Conclusions And Future Directions

An integrated LC-MS/MS infrastructure has been conceived and built that emphasizes quality in concert with throughput and turnaround for the high throughput profiling assays that are used to support candidate optimization in drug discovery. Quality, in terms of the breadth of chemical space covered, is achieved via the orchestrated application of tiered multiple ionization modes. The process of checking the fidelity of samples used in the profiling assays at the time and place of use ensures the highest correlation between biological readout and compound structure. The traditional dogma that high-quality quantitative LC-MS requires triple-quadrupole instrumentation (and the associated costs of custom method development for each compound) has been challenged. Ion-trap instrumentation provides near universal collision-induced dissociation (CID) conditions, while the ease of recording product ion spectra via data-dependent MS/MS acquisition provides access to these spectra at no additional cost. The facile access to high-quality product-ion spectra of all compounds under investigation in the profiling assays provides an immediate return, since this approach allows all compounds to be quantitated with the speed, sensitivity, and selectivity that LC-MS/MS affords. Archiving of these spectra into a library (currently > 72,000) that can be searched by both spectra and structure provides a powerful internal tool for impurity and degradant studies. The promise of combining this structure/spectra database with cross-correlation algorithms moves us toward the promise of an empirically based structural-elucidation tool [35].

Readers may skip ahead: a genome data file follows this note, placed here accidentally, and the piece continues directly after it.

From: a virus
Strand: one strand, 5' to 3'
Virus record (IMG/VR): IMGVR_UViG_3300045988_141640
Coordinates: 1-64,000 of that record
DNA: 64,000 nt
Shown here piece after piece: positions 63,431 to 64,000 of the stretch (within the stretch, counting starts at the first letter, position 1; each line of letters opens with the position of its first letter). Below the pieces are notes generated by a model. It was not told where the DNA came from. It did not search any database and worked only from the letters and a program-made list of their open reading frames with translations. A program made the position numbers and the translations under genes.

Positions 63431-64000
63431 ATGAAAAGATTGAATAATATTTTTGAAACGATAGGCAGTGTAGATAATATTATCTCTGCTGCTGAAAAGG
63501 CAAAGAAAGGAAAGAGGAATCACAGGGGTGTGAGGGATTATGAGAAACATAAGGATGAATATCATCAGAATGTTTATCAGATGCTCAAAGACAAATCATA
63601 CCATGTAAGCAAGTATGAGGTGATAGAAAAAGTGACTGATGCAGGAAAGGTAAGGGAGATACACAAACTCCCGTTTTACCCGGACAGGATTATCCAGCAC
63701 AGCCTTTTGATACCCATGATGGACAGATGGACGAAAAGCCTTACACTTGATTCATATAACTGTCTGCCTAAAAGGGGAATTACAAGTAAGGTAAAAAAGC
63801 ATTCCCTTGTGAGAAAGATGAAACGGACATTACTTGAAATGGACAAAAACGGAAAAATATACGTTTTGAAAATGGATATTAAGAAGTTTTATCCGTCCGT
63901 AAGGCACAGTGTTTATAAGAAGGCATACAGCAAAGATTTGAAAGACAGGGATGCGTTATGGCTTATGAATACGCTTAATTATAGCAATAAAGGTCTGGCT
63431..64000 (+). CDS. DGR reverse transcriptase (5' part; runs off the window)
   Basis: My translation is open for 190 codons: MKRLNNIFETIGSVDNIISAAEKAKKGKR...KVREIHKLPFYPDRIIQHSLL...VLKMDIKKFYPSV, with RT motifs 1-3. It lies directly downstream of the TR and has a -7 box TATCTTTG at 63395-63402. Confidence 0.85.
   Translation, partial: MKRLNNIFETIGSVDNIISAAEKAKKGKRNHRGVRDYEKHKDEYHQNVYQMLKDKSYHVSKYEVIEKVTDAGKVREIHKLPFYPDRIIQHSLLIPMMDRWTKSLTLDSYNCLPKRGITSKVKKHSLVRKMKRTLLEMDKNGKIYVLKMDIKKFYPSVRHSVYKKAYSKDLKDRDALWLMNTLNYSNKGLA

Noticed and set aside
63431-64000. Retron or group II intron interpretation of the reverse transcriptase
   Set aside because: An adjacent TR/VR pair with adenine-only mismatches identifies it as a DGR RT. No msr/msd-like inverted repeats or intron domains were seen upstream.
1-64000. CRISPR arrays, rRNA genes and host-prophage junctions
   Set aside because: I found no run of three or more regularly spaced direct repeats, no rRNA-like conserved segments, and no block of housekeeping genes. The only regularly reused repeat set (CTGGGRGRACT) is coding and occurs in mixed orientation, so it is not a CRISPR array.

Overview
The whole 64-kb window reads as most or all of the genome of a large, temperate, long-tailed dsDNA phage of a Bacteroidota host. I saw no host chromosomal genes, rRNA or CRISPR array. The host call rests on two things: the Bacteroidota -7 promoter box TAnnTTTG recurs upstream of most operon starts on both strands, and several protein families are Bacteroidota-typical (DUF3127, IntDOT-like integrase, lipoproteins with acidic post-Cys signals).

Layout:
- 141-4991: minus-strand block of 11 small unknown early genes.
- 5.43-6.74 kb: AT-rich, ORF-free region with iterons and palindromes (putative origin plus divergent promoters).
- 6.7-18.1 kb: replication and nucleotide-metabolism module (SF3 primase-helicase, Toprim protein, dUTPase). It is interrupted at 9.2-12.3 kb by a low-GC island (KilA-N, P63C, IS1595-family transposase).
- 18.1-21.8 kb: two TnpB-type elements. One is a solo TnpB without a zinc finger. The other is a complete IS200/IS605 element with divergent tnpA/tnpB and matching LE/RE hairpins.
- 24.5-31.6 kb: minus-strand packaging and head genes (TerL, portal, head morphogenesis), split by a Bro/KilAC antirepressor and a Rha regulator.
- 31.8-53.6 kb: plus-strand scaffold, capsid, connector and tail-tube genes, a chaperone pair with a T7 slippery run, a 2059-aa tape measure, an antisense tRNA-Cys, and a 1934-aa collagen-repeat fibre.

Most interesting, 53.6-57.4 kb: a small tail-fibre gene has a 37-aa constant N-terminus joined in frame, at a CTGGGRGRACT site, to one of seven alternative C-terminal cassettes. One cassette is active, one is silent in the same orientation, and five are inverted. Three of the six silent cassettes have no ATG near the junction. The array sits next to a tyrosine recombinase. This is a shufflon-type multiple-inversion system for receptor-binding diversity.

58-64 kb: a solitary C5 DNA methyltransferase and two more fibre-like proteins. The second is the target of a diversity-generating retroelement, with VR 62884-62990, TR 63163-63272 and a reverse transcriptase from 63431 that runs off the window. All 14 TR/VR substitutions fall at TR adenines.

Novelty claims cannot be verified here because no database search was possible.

The key driver for this automated integrated approach has been the access to processing and instrument control via the COM objects of the Finnigan Xcal-ibur software package. This access to the programming objects of the vendor software has allowed us to focus our programming efforts on those aspects that allow us to meet the specific challenges of the profiling assays by creating new tailored analytical approaches. Without access to these objects we would have had to produce an entire hardware/software solution from the ground up, which would have been impractical. The ability to customize vendor software provides freedom from any vendor preconceptions of how specific analytical challenges should be solved. For example, the development of decision algorithms that extend beyond the simplistic "MW + 1 = compound found" genera of algorithms used for identifying the presence of an expected compound. Recognition that no algorithm can be perfect and an appreciation of the human visual process led us to develop a low false-positive automation approach coupled with single-page color-coded rapid manual review tools.

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